Causation Without Influence

Erkenntnis 76 (1):1-22 (2012)
Abstract
David Lewis’s latest theory of causation defines the causal link in terms of the relation of influence between events. It turns out, however, that one event’s influencing another is neither a necessary nor sufficient condition for its being a cause of that event. In the article one particular case of causality without influence is presented and developed. This case not only serves as a counterexample to Lewis’s influence theory, but also threatens earlier counterfactual analyses of causation by admitting a particularly troublesome type of preemption. The conclusion of the article is that Lewis’s influence method of solving the preemption problem fails, and that we need a new and fresh approach to the cases of redundant causation if we want to hold on to the counterfactual analysis of causation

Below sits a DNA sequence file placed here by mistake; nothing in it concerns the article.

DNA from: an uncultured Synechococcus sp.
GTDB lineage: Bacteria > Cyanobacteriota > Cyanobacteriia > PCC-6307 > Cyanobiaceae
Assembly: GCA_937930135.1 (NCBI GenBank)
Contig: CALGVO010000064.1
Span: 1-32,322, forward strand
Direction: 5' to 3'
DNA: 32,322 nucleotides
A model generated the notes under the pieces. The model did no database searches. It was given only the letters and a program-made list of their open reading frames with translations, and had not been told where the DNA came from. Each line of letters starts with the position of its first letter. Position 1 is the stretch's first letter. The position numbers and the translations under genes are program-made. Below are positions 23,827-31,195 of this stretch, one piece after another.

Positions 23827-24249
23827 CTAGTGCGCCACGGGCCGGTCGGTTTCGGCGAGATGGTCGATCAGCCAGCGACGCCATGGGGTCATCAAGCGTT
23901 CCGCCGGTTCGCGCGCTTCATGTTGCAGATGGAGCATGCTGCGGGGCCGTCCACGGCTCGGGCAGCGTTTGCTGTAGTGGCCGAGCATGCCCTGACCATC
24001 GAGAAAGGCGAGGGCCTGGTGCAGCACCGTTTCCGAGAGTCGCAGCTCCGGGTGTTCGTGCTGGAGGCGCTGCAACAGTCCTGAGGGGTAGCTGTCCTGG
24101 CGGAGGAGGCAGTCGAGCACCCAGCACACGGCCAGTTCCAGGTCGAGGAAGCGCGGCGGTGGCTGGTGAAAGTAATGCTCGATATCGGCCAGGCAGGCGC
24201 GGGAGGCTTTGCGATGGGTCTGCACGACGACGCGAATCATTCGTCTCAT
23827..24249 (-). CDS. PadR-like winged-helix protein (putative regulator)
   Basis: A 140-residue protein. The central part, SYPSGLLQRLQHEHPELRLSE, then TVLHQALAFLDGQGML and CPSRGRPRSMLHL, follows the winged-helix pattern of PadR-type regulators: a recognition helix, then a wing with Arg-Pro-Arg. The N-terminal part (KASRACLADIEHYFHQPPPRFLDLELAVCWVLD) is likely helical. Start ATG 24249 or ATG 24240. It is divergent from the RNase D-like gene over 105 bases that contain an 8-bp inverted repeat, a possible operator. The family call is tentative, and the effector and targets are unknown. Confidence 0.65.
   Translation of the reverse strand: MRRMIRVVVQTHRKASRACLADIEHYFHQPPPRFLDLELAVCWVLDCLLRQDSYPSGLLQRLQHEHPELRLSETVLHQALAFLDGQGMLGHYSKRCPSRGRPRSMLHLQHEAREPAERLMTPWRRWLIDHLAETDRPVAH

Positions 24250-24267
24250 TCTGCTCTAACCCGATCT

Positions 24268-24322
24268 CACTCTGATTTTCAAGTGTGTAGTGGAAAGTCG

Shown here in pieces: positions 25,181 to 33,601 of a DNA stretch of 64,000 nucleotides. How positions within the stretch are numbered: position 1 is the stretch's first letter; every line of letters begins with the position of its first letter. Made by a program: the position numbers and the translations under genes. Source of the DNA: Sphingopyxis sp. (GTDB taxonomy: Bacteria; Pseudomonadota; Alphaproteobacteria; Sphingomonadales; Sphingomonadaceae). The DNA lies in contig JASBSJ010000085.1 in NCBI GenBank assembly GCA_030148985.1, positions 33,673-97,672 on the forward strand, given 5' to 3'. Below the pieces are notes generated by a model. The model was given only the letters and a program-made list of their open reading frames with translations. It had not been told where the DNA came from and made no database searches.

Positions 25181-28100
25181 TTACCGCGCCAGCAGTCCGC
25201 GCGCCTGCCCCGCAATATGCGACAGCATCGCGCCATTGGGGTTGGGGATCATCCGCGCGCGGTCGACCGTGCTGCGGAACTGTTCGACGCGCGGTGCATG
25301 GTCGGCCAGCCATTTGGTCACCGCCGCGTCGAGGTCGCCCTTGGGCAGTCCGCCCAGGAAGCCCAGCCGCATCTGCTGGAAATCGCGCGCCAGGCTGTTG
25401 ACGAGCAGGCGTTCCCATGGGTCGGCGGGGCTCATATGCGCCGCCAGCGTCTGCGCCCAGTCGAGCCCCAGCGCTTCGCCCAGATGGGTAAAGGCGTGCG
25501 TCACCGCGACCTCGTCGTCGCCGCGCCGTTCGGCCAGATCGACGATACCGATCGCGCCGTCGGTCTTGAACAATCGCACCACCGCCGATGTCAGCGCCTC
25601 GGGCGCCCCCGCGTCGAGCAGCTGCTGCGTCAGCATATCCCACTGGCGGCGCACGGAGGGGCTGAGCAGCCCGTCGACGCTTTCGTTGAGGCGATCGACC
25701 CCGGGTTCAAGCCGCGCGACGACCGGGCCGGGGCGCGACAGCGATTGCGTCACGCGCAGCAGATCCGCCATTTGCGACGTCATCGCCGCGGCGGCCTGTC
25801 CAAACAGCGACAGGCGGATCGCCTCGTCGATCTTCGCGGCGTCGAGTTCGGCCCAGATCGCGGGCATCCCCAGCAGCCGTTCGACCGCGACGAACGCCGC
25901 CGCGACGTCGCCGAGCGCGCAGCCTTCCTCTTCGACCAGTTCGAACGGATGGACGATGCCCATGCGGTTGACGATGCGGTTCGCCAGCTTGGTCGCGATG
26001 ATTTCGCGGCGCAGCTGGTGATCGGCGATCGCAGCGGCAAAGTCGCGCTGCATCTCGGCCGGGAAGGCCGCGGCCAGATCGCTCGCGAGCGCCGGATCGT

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References found in this work BETA
Phil Dowe, Causal Processes. Stanford Encyclopedia of Philosophy.
Phil Dowe (2000). Physical Causation. Cambridge University Press.
Hartry Field (2003). Causation in a Physical World. In Michael J. Loux & Dean W. Zimmerman (eds.), The Oxford Handbook of Metaphysics. Oxford University Press. 435-460.
Ned Hall (2000). Causation and the Price of Transitivity. Journal of Philosophy 97 (4):198-222.

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I. Kvart (2001). Lewis's 'Causation as Influence'. Australasian Journal of Philosophy 79 (3):409 – 421.
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Peter Menzies, Counterfactual Theories of Causation. Stanford Encyclopedia of Philosophy.
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Peter Menzies (2004). Difference-Making in Context. In J. Collins, N. Hall & L. Paul (eds.), Causation and Counterfactuals. Mit Press.
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